The purpose of this paper is to review the scientific knowledge about risk factors for pressure ulcer development in the surgical population.
A literature review was conducted from 1960 to present using MEDLINE and the key words pressure ulcer, decubitus ulcer, surgery, surgical patient, research, clinical research, and human. All sources were English.
Included were articles that specifically addressed the risk of pressure ulcers in the surgical population and had ulcer formation as an outcome measure.
All data were reviewed and extracted by the author.
The development of pressure ulcers has been explored in only a small proportion of surgical patients. Few groups of surgical patients have been addressed. Major surgical populations potentially at risk because of their immobility, debility, and therapy have not been studied. A portion of the literature is quite old and one issue is whether the older studies are relevant, considering the rate of change in treatment. Pressure relief, seen as the single most important factor in pressure ulcer prevention, is underrepresented in the analysis of factors leading to pressure ulcer development.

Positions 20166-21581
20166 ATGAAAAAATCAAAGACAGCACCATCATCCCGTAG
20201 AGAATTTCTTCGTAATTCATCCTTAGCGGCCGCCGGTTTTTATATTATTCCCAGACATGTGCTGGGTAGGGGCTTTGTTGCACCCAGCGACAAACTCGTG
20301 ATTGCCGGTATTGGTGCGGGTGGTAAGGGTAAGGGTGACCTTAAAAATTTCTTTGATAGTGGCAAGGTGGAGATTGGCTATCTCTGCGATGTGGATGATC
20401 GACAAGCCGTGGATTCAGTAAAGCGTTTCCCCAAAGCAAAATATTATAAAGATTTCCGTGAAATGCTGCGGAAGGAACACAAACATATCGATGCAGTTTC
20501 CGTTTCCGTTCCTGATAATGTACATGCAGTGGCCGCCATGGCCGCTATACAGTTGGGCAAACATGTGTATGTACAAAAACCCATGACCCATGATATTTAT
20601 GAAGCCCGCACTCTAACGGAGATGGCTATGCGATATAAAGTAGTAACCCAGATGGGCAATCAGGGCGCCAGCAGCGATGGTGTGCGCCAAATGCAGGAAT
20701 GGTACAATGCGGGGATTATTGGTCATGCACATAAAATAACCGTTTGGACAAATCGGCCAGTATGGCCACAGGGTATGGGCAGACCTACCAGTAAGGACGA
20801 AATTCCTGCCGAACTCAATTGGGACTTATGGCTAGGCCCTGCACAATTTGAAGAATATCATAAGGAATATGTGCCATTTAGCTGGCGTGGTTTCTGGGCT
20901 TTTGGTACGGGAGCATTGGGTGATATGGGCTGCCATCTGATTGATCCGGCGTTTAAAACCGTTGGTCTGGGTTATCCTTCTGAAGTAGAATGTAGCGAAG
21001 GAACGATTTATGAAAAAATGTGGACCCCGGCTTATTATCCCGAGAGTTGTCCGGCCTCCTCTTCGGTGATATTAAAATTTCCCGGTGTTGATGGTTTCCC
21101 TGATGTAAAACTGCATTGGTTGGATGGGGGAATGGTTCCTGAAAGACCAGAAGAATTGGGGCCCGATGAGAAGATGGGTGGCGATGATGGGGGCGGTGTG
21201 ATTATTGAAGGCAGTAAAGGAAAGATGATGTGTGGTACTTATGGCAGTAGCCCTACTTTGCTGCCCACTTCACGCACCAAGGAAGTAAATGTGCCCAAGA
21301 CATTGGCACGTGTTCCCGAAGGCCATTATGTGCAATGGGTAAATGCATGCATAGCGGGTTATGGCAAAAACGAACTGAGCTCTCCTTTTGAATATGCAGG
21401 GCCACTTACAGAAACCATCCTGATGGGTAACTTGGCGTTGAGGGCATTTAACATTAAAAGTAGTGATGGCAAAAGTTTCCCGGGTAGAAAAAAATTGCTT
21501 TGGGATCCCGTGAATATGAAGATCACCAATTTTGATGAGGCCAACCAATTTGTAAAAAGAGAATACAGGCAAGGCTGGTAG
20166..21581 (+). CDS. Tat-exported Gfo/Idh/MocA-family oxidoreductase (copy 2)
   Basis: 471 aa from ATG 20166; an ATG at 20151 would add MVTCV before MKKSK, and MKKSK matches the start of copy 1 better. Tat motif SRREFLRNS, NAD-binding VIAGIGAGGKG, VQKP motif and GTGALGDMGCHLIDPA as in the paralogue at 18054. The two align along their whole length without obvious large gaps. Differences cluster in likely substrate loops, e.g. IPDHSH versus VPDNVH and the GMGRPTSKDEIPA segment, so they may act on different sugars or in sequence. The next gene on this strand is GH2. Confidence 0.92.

There is limited information about pressure ulcer risk in the preoperative, intraoperative, and postoperative periods. Because the surgical period is defined temporally, and more so than pressure ulcers in the chronically ill, this paradigm must be examined using a time-based evaluation. The Agency for Health Care Policy and Research guideline for pressure ulcer prevention needs to be tested in surgical patients.
ADV WOUND CARE 1999:12:127-36